Greek Potato Salad with Tomatoes, Quick Pickled Onions and Soft-Set Eggs

Photo by Stacie Billis

Serves 4


Pickled onions

1/2 cup of balsamic vinegar
1/2 cup water
2 whole cloves
1 bay leaf
1 tablespoon sea salt
1 teaspoon honey

1 medium red onion, peeled, halved and thinly sliced

Potato salad:

4 large potatoes scrubbed and cut into one-inch cubes
2 cups of tomatoes cut into wedges
4 soft set duck or chicken eggs


2 tablespoons of extra virgin olive oil
2 tablespoons of lemon juice
1 tablespoon of Dijon mustard
1 teaspoon of honey
1 teaspoon of sea salt
Fresh ground pepper


3 tablespoons of chopped herbs (cilantro, parsley, mint, dill, basil or a combination)


1.  Mix together vinegar, water spices for pickled onions.  Bring to a boil and take off heat.  Pour over onions and let cool.  Cover and refrigerate for at least two hours.

2.  Steam potatoes in covered pot boiling water until tender, about ten minutes.  Transfer to a bowl to cool.

3.  Meanwhile cook eggs in a large saucepan of boiling water until whites are set and yolks are still slightly soft, about 7 minutes. (You can cook the eggs a minute or two longer if you like them more set.) Drain and rinse in cold water until cold.  Drain and peel.  Set eggs aside.

4.  To make vinaigrette, whisk lemon juice, mustard, and honey in a large bowl. Whisking constantly, gradually add oil; whisk until emulsified. Season with salt and pepper.

5.  Add vinaigrette to potatoes, tomatoes and pickled onions and toss.  Transfer to four individuals bowls.  Quarter eggs and tuck one in each bowl between veggies.  Garnish with chopped herbs.


Blistered Shishito Peppers

Photo from Jenny Park and Teri Lynn Fisher's blog, Spoon Fork Bacon.

JP tells me that this week's bag will contain shishito peppers and suggested that I feature them in the recipe.

Of Japanese origin, folks describe shishito peppers as  grassy and citrusy,  sweet and mild in taste.  Except when they aren't.

Some say that about one in ten or twenty are hot, which makes them a fun kind of surprise.  In Scoville heat units, they measure  50 – 200, meaning that at their hottest, they are still 13 times milder than jalapeños.  Matt Bray of Pepper Scale writes that it's likely that the shishito has its roots in the padrón, another pepper which varies in heat.  That pepper likely ended up in Spain in the 16th century from South America.  He speculates that the Japanese soil mixed with continued growing of the mildest peppers likely converted the taste and heat to what we have today.

On the other hand, Sandi Gaertner writes in her Fearless Dining blog that "I have yet to find a hot one….and I have had at least four pints of shishito peppers in the past month in our farm box." Despite not finding any hot ones, they are still a favorite and she has recipes for a variety of chilled soups including pepper,  pepper and mango and gazpacho,  as well as for a shishito sauce to serve with chicken over cheesy polenta and a shishito stir fry.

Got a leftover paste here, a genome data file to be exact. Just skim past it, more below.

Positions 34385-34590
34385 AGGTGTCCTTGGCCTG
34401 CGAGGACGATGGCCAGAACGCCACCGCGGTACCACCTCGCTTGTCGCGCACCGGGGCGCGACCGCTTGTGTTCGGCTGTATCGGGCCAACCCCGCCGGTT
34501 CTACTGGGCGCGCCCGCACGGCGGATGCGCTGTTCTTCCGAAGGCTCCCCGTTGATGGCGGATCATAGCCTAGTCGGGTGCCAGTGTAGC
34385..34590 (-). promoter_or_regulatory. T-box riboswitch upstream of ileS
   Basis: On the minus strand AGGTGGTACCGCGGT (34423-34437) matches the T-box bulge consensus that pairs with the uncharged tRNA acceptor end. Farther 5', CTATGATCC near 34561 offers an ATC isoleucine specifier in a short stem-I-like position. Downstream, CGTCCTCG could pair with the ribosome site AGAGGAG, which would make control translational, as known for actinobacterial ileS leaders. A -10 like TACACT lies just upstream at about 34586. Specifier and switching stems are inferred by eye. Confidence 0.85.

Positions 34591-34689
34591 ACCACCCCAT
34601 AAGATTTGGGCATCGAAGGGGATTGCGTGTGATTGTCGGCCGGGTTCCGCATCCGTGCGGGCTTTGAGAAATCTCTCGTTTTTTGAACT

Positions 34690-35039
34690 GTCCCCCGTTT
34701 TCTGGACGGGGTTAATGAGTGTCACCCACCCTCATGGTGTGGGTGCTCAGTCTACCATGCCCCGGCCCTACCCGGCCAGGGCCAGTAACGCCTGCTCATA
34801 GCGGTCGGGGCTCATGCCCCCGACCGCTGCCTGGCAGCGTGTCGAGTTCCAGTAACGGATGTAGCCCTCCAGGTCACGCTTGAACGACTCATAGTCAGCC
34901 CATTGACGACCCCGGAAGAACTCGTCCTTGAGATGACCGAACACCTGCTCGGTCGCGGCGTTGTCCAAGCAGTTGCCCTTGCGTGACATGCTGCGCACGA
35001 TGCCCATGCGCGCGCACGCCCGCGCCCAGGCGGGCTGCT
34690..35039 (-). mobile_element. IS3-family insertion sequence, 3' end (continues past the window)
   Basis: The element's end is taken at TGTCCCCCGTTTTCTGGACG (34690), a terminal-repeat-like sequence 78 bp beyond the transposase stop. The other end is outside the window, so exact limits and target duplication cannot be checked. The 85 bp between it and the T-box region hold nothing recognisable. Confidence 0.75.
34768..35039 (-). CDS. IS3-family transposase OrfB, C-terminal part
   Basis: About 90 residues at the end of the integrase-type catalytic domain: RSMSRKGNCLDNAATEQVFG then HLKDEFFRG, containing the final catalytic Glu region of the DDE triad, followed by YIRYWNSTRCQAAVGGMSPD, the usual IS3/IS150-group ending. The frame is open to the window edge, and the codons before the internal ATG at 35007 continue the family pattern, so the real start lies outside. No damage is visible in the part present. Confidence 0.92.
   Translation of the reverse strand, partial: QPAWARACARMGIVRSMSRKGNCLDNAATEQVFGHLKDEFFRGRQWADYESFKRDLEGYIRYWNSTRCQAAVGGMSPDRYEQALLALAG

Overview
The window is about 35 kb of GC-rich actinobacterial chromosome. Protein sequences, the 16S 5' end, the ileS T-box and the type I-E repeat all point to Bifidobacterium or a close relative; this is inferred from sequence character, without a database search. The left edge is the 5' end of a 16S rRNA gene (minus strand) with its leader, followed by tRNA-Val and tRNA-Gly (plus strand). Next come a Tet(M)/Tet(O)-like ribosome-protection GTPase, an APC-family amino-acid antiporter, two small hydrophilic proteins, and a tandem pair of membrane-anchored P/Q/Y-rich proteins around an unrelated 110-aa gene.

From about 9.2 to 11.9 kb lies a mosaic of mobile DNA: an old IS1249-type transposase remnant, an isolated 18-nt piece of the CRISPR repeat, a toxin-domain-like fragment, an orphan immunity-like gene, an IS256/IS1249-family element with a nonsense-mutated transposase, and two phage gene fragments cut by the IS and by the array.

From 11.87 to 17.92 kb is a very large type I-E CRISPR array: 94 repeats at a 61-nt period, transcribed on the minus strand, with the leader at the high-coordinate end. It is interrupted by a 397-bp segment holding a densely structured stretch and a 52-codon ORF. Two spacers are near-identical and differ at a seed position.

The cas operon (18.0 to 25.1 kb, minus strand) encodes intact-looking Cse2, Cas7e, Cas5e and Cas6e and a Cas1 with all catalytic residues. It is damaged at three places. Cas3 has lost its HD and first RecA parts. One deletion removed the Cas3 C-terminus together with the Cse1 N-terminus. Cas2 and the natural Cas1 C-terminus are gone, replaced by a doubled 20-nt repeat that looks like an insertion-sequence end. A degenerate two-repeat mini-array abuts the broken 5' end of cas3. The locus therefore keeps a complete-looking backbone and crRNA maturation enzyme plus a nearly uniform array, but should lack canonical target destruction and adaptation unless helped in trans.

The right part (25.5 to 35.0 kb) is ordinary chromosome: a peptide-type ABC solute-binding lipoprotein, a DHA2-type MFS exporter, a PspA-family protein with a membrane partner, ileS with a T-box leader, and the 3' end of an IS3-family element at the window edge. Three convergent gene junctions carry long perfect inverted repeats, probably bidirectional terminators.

Since shishitos have thin walls, they can be roasted whole and eaten, except for the stems.  I am giving you directions on how to blister them in an iron skillet.  Since it would take at least a half a  pound to serve four as an appetizer,  I'm suggesting that if there are fewer you halve them lengthwise and use to garnish this week's tomatoes and cucumbers in the quinoa salad or use them to supplement other sweet peppers in Gaertner's recipes.


Serves 4

Salad ingredients:
2 cups of chickpeas or black beans, cooked
1 cup heirloom tomatoes, chopped coarsely quartered
1 cucumber, seeded and diced
1 cup quinoa, cooked
2 tablespoons onion, minced
2 tablespoons fresh herbs, minced
4 tablespoons lime juice
salt & fresh ground pepper to taste

Blistered pepper ingredients:
whole shishito peppers, washed and dried
1 tablespoon non extra virgin olive oil or coconut oil or ghee
1 tablespoon toasted sesame oil, plus more for drizzling at the end
salt and cracked black pepper to taste
2 tablespoons of sesame seeds


1.  The night before, to cook the beans, in a heavy bottomed stainless steel pan, cover one cup of dried chickpeas with three cups of water and bring to a boil.  Reduce heat to low, cover with lid and simmer for five minutes.  Let soak overnight.  Drain and rinse the chickpeas and repeat, but this time simmer until soft, about an hour to an hour and a half.  Drain and rinse a second time.

2.  To cook the quinoa, add the 2/3 cup of raw quinoa and to two cups of boiling water and return to boil. Take off stove and rinse well. Add back in a scant 2 cups of water and return to stove and bring to a boil. Turn down to low. Cover. Cook 15 minutes. Let stand for five minutes and then
fluff with a fork.

3.  In a medium large bowl,  combine all the salad ingredients, cover and store in refrigerator to chill. 
4.   Place cast iron skillet over medium heat.  When a drop of water will evaporate add sesame seeds and cook until they pop and transfer to a dish.
5.  Turn the heat to high and add the oils.

6.  Carefully add peppers to pan and sauté for 3 to 5 minutes, moving them around the pan frequently. Season with salt and pepper.
7. Once peppers have charred/blistered all around and have begun to wilt remove from heat.  Cut in half lengthwise.

8.  To serve, transfer the salad to four individual bowls, top with half a pepper (or more, if they are available)  and toasted sesame seeds and drizzle with additional sesame seed oil.